Eurogamer: What about what the community has given back to you. All your games have Mod-support, but this was added to DEFCON post-release, yes? How has that gone?
Chris Delay: The Mod system was introduced in our second free DEFCON patch and enabled people to make new maps, new graphical themes etc, and play them easily over the internet. You can see some really good ones on our site. One guy was so pissed we didn't allow Australia to play a part in DEFCON that he made the entire map out of that one continent. Other users have translated the game into space with planets and stations orbitting each other. One particularly evil person made a Christmas mod in which you have to deliver boxes of presents to all the major cities of the world - you hear christmas elevator music playing and the messages say things like "Presents delivered to New York - 5.4 million children happy!" We love this kind of thing.
Eurogamer: I remember that you pictured this as being a quicker project, but I know you faced larger challenges than you expected. Care to elaborate on the biggest sticking points?
Chris Delay: DEFCON was a quicker project - we made the entire game in under a year, and that included all the multiplayer networking stuff (which was new to us) as well as five months of beta testing. In fact, looking back, it was astonishingly quick. I've spent longer than that on emails sometimes. We did face some serious technical challenges making the internet play work reliably, but creatively speaking everything was pretty much sorted in the first prototype (which took just 7 days). DEFCON is probably the least creatively ambitious of our games, but we knew from the start it was going to be a smaller project - it almost ended up as a "b-side" freebie on the Darwinia disks, and that would definitely have been a mistake because absolutely nobody would have played it.
Eurogamer: You've revealed your next major project being Subversion, and have been showing off your work in process on your blog. Why have you decided to do a development blog this time?
Chris Delay: There are two primary motivations. The first is that we normally operate under complete secrecy, and that was getting pretty boring, for us and for the fans. We'd do all kinds of cool stuff that nobody would ever see - during Darwinia we experimented with all kinds of cool stuff for months on end behind closed doors, and in hindsight it would have been great to share that with people while it was happening. The second reason is that I always wanted to read a developer diary from any major game. There have been a few along the way - such as the diary of Bullfrog's never-released game Creation in PC Gamer, but they are very rare and rarely include any juicy details. But the process of game development is absolutely fascinating to me, and I want others to see it. Movies like Lord of the Rings come with "making of" documentaries that are often longer than the movie itself, diving into every technical detail of how they shot every scene and how they curled every hair in Gimli's beard, but somehow games are released, they get their two pages, and that's the last you hear of them. Our blog is an attempt to make the process more interesting, internally and externally.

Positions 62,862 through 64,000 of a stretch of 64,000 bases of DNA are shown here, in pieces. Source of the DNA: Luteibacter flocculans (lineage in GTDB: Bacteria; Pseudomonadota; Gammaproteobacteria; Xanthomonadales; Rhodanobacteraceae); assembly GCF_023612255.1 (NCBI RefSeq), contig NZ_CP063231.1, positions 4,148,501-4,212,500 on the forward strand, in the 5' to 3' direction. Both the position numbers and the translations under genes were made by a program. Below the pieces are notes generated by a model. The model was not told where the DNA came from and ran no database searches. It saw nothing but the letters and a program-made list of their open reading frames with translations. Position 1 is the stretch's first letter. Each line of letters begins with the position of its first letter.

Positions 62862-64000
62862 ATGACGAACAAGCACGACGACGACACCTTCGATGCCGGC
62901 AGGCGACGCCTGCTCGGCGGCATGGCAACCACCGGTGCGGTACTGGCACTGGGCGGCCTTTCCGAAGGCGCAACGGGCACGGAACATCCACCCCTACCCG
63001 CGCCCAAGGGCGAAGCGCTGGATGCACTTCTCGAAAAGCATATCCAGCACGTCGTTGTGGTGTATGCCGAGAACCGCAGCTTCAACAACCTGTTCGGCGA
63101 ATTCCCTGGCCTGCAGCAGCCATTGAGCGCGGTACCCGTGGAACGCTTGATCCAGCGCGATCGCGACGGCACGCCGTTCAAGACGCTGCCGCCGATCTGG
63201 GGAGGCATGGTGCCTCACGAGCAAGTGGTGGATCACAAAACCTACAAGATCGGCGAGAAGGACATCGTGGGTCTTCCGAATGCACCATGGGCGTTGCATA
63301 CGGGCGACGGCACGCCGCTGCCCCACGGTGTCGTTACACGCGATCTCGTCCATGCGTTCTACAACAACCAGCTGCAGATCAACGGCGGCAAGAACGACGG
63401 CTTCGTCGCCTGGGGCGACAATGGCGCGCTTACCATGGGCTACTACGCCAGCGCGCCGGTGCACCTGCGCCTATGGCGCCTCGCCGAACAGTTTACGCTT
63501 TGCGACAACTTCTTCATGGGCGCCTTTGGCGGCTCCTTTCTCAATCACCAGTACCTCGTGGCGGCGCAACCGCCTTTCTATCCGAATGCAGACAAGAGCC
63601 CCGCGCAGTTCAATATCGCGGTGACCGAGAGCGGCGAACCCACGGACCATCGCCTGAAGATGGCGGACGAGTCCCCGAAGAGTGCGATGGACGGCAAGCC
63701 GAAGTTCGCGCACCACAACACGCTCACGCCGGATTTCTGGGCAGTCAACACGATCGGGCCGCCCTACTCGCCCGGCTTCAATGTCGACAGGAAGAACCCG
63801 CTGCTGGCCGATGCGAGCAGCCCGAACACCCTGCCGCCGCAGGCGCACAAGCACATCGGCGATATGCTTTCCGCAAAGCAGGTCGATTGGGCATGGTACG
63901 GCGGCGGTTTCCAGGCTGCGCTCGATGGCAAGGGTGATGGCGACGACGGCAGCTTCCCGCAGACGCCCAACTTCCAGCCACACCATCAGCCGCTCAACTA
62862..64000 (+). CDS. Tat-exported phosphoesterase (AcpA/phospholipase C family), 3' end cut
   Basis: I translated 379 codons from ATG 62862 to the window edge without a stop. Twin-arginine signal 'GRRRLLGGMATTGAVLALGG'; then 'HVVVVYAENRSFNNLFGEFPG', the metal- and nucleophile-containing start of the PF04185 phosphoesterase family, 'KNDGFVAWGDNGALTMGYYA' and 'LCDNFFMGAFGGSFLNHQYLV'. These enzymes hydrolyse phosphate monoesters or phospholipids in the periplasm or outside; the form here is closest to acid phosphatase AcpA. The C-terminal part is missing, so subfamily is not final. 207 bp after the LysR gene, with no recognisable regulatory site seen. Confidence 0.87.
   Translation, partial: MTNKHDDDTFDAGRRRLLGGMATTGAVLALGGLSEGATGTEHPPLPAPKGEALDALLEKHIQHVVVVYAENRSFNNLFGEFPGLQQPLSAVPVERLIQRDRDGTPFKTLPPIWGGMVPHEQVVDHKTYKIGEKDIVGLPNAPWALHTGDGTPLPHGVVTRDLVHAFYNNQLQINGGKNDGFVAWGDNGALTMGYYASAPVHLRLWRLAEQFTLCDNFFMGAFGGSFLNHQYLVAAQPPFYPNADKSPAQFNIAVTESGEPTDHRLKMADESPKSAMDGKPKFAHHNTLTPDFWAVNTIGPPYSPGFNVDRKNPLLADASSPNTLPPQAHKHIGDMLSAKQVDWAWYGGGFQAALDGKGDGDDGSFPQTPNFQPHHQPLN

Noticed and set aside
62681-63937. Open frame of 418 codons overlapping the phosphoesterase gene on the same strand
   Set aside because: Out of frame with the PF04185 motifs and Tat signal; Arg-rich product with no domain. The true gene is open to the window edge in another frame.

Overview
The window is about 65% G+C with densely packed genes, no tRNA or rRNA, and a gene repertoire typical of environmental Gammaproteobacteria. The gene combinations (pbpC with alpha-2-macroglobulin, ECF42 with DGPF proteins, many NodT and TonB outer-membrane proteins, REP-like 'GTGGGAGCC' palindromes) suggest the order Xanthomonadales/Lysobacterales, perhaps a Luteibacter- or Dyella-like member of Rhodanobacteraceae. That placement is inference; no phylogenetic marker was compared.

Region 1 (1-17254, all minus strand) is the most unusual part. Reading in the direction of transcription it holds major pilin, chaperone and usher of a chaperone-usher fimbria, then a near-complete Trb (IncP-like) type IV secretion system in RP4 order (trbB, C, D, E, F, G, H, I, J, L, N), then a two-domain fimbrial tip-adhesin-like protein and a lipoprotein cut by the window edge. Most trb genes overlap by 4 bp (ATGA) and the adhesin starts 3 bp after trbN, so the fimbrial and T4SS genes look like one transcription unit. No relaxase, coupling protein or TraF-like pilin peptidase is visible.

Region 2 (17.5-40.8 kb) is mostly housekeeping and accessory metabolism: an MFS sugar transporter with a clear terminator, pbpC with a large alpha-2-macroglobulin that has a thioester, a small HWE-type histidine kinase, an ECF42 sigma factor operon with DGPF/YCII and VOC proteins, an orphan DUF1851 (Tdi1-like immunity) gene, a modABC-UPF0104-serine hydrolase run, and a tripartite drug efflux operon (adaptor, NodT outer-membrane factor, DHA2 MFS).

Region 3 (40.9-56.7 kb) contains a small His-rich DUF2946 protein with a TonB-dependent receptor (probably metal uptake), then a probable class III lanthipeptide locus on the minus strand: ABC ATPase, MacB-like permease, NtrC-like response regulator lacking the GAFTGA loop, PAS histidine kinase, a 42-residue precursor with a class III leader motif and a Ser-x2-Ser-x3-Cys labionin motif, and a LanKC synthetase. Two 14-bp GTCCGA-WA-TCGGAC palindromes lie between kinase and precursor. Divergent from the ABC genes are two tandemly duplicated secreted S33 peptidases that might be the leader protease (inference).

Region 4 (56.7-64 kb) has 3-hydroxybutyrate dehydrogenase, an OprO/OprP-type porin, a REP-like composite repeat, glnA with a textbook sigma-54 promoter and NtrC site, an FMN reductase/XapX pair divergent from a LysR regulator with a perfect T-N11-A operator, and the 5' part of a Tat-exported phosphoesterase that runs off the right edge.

Eurogamer: Of course, despite you doing this developing in public... you haven't actually revealed what the game's going to be about. We're seeing technology, graphic experiments, everything... but we have no idea what it is. I can't help but wonder if you're being a bit meta with the title "Subversion". By showing exactly what you're up to, without revealing what you're doing, are you trying to play games with people's expectations?
Chris Delay: There's no attempt at manipulation or "playing games" in any of our blog postings - I'm just writing about the stuff we're prototyping on a day to day basis. It's true that I haven't yet cleared up the mystery and written anything like "this is exactly what the game will be", but that's mostly because we're not sure ourselves yet. We really are experimenting - as much with technology as gameplay. We've learnt from Darwinia that a game design can undergo seismic shifts during development, and we don't want to do a Molyneux and end up disappointing everyone when our game doesn't solve the world's energy problems.
Eurogamer: I see that entirely. But you must have expected speculation. For example, I found myself with a group of my peers, watching you generate a city in the latest video. It immediately prompted a rambling conversation with us trying to work out what on earth it could be (and citing a load of games we had half-forgot had existed).
Chris Delay: We've read similar discussions on our forums. We can understand that everyone wants to know what it is, but we just can't say. If someone had access to all the source code and all the design documents for Subversion, and had listened in on the last month's telephone conversations between the directors, they still wouldn't know what the game was going to be about.
It's experimentation. I think part of the problem is that people can't quite believe it still exists in the games industry, and no longer recognise it when they see it.